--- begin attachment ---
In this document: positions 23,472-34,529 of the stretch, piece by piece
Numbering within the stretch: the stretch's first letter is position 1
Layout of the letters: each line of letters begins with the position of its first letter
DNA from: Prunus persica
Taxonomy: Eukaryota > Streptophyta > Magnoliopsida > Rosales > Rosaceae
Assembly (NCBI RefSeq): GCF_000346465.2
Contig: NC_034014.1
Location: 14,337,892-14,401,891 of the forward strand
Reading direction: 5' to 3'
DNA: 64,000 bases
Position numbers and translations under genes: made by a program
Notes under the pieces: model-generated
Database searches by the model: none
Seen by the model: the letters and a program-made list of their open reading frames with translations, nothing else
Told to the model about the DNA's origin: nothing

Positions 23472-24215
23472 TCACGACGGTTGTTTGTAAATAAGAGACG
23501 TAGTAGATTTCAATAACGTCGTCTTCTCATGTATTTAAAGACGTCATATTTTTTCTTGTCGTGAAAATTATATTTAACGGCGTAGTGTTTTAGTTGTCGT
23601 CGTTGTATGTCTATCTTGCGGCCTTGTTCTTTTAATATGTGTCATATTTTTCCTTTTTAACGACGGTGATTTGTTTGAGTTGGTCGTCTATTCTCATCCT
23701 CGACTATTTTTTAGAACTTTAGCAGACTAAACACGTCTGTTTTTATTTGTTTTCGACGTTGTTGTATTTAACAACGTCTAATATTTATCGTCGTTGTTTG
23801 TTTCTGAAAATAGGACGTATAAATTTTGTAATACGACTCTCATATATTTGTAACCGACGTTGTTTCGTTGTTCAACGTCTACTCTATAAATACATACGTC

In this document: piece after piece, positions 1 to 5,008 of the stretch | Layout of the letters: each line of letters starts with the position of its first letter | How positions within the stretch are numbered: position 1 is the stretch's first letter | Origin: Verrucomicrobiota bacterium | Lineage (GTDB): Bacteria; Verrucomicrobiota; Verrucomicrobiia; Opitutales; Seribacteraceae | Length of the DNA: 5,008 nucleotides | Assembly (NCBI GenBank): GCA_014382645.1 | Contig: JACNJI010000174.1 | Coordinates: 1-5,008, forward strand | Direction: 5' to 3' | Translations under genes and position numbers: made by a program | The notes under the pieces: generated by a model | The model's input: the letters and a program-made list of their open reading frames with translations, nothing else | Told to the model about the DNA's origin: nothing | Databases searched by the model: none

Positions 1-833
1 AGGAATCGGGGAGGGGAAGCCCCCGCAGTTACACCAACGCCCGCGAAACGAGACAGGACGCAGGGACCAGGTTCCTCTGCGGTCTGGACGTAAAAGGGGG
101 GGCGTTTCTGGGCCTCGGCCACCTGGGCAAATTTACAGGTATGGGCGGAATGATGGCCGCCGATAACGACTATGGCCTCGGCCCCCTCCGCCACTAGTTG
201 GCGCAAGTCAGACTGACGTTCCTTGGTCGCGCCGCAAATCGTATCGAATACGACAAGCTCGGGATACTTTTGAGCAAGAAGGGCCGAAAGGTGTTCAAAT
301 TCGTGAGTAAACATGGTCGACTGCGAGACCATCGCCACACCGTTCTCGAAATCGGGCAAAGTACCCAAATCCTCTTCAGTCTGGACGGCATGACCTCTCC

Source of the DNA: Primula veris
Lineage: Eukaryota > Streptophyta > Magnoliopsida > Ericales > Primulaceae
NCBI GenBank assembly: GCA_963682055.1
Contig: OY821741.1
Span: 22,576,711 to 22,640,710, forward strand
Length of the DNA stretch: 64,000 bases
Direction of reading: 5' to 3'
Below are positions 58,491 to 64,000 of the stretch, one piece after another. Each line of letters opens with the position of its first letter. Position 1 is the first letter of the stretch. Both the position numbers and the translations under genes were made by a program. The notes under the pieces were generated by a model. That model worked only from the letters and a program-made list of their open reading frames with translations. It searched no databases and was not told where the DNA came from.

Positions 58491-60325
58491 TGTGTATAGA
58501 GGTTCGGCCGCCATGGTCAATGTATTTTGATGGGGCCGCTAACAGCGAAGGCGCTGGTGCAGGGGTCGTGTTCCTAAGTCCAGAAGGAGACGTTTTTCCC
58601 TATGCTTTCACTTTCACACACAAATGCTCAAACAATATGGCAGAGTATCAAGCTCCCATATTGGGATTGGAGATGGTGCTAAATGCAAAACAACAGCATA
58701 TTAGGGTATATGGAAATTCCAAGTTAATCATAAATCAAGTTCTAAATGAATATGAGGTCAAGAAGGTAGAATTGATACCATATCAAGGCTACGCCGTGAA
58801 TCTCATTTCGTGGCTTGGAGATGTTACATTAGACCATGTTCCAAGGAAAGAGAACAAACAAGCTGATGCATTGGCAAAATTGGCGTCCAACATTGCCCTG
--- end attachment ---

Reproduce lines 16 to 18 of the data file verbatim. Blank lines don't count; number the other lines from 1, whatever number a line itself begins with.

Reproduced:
Positions 23472-24215
23472 TCACGACGGTTGTTTGTAAATAAGAGACG
23501 TAGTAGATTTCAATAACGTCGTCTTCTCATGTATTTAAAGACGTCATATTTTTTCTTGTCGTGAAAATTATATTTAACGGCGTAGTGTTTTAGTTGTCGT